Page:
Arab Women Changing Their Sex

Yemeni woman Nabeela Masaad after becoming a man

Report by Iqbal Tamimi

Nabeela Masaad, a Yemeni woman who was married for three years to her husband Ahmad, had a lump in her sexual organs and experienced recurrent pains. One day her husband took her to hospital to be examined by Dr Ali Altohami. After examination, Ahmad finds out that he was married to a man for the past three years. 

Nabeela went through sex correction surgery and became a man called Nabeel, who starts his life with much happiness and joy as this report by Alsaeeda Channel shows the change from a woman having to wear the full black cover from head to toes and women’s shoes, to a man tucking in his traditional male head band and wearing men’s flat sandals, shaking the hand of the ex-husband who became the new friend  wishing his ex-wife all the best.

But not many stories have such happy ending in the Arab, mostly Islamic, region. It is difficult to feel isolated, confused and suffer identity loss if you were born with gender related abnormalities in a male dominated society or a totally segregated society such as Saudi Arabia, where you have hardly spent time with people from the other gender other than very close family members. It is difficult when the body carries the emotions, desires and feelings of another gender while the person is forced to be with, act and behave like an individual of another sex group. Bullied to ‘man up’ when being with males or told to stop being boyish when being with females; having to deal with psychological stress and suffering Gender Identity Disorder which is met with total denial by almost everybody, even by some doctors as this case reveals

Most individuals who suffer unidentified gender because of genital abnormalities since birth in the Arab region, are considered females and dressed and treated by their families as girls. When they grow older they are treated with suspicion as if they are males intruding on women’s zone. Most mothers and Muslim Sheiks warn young women from uncovering their hair or taking off their long cloaks or show their bare legs in the presence of those women, especially at beauty galas and weddings, where women enjoy the liberty of competing to wear and look their best in an all women zone. And while women born with sexual organs abnormalities are treated with inferiority and contempt, women who were subjected to sexual organs mutilations are treated with respect, even though both categories were not responsible for suffering the deformation of their sexual organs.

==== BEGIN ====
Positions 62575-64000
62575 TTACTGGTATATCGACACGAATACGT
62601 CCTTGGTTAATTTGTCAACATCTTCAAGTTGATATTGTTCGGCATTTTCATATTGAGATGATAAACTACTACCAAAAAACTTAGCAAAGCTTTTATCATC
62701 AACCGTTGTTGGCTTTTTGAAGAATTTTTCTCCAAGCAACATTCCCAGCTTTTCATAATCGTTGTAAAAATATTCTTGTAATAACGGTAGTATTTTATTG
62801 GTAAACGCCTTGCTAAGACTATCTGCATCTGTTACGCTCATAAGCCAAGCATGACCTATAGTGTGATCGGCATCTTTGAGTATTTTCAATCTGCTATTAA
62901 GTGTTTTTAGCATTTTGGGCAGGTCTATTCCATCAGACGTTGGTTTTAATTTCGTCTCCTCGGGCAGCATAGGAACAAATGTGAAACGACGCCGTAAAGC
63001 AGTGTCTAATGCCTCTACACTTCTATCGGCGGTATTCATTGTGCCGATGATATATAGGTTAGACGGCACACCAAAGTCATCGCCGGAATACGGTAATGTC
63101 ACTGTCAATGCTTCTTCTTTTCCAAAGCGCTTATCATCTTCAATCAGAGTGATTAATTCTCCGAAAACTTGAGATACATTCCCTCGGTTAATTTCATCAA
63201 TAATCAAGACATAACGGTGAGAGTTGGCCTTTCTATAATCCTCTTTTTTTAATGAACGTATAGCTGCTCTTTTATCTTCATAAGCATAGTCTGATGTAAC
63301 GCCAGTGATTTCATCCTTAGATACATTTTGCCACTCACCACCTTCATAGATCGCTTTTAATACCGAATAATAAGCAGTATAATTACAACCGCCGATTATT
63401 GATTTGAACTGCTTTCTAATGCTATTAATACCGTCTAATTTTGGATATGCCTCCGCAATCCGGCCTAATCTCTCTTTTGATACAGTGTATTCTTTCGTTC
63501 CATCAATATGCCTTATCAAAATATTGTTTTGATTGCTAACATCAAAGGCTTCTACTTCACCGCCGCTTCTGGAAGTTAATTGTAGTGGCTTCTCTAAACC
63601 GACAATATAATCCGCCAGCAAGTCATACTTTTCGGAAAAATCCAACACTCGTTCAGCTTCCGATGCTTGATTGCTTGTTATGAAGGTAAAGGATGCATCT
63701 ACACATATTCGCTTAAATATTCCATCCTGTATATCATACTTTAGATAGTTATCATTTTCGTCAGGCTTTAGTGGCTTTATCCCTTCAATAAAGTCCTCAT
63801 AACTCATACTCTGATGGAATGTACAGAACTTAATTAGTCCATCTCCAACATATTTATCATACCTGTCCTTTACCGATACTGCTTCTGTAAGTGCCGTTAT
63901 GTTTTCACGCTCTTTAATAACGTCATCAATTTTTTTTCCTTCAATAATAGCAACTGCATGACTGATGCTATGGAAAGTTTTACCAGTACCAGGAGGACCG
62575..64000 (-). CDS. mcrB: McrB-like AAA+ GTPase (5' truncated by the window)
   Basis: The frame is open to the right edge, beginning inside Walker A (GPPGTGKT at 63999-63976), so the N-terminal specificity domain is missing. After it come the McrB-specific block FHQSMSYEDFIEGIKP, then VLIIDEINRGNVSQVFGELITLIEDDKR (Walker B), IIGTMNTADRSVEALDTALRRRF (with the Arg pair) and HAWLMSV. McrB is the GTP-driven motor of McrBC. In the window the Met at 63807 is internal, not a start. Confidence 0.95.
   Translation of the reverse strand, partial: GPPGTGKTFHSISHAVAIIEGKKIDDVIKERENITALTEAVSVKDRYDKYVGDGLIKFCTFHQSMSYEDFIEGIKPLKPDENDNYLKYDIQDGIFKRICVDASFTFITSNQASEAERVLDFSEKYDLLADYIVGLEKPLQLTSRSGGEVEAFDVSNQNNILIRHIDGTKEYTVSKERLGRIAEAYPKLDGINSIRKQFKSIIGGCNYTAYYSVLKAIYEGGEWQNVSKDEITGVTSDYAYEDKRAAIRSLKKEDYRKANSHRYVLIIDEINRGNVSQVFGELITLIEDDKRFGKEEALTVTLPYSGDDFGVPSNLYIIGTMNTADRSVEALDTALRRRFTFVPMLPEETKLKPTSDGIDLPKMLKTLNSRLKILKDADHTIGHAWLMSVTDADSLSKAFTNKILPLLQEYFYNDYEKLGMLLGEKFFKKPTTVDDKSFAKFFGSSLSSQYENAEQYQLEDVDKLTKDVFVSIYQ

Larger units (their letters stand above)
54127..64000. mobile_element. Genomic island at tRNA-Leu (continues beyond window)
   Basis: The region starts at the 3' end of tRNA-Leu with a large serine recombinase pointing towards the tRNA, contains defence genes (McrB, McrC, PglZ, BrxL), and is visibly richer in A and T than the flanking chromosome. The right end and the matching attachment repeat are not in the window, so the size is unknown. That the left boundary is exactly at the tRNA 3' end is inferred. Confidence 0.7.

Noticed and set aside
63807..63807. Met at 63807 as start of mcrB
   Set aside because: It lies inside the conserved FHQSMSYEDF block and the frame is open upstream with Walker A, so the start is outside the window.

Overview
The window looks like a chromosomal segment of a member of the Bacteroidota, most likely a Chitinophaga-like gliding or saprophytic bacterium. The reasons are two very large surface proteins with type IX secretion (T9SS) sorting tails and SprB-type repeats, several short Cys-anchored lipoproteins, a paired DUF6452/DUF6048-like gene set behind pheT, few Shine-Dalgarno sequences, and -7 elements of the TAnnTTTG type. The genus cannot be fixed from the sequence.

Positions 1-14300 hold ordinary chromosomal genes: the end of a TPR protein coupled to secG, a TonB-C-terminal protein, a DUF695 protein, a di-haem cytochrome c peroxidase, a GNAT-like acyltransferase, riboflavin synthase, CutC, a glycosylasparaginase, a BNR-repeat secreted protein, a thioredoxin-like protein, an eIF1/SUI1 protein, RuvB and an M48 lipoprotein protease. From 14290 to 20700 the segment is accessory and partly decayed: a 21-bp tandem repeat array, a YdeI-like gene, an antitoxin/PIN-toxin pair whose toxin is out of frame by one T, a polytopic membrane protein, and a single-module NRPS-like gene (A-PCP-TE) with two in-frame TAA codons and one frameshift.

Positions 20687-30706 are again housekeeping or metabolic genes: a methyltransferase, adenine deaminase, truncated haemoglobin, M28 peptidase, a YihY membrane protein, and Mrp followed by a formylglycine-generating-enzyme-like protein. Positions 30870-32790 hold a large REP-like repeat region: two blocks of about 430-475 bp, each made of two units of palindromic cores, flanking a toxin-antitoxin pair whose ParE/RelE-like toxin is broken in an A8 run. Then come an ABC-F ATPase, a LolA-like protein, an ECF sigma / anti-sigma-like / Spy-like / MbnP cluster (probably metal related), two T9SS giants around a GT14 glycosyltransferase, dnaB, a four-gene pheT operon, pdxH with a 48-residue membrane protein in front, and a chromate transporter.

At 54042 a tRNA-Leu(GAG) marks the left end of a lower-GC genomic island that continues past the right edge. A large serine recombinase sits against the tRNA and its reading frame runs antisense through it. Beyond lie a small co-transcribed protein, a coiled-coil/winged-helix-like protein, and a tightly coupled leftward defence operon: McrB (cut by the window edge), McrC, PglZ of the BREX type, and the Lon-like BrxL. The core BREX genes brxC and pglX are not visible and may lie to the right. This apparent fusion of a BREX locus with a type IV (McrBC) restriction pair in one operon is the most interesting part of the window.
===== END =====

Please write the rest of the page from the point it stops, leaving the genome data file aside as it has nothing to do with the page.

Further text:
Sara Rifai after becoming Yosif Rifai and his old UAE driving licence showing he was a woman by the name of Sara Noor Ahmed Rifai

Trans-genderism in Islamic countries

Trans-genderism is banned in Islamic countries of Saudi Arabia, Sudan, Somalia, Mauritania, Yemen, Iran and United Arab Emirates, because it is generally associated with homosexuality, which is punishable with imprisonment, corporal and capital punishments. But sex correction operations are allowed by the law in many countries. In Iran where sex correction operations are 7 times as much as in European countries; the costs of surgeries are covered by the state as this report produced by AlArabiya TV channel shows:

The Head of Identifying and Correcting Gender Centre at King Abdul Aziz University Hospital in Jeddah, Professor Yasser Saleh Jamal, operated on 450 cases in Saudi Arabia to correct their gender. Three of them were of women who undergone the surgery after being married. On average, he corrected the gender of 50 individuals each year for the past 30 years. But many more are still on the waiting list, because of the limited number of surgeons available to deal with this branch of medicine which is not favoured by medical specialists in Saudi Arabia and considered a taboo.

Those women experienced problems with their husbands following their marriages. Before changing their sex, they filed for divorce, then visited the Centre requesting medical consultation and underwent extensive medical tests to find out that they were actually males. After that they undergone sex correction surgery and now they are living normal lives as men.

Professor Yasser Saleh Jamal

In 2004, Dr Jamal operated on five sisters in Saudi Arabia. Their ages ranged between 19 and 38. All five of them became men. After changing their gender, they moved to another district to start fresh lives.

Even though the Saudi law allows “gender correction” operations after a series of tests, the law bans sex change operations for transsexuals.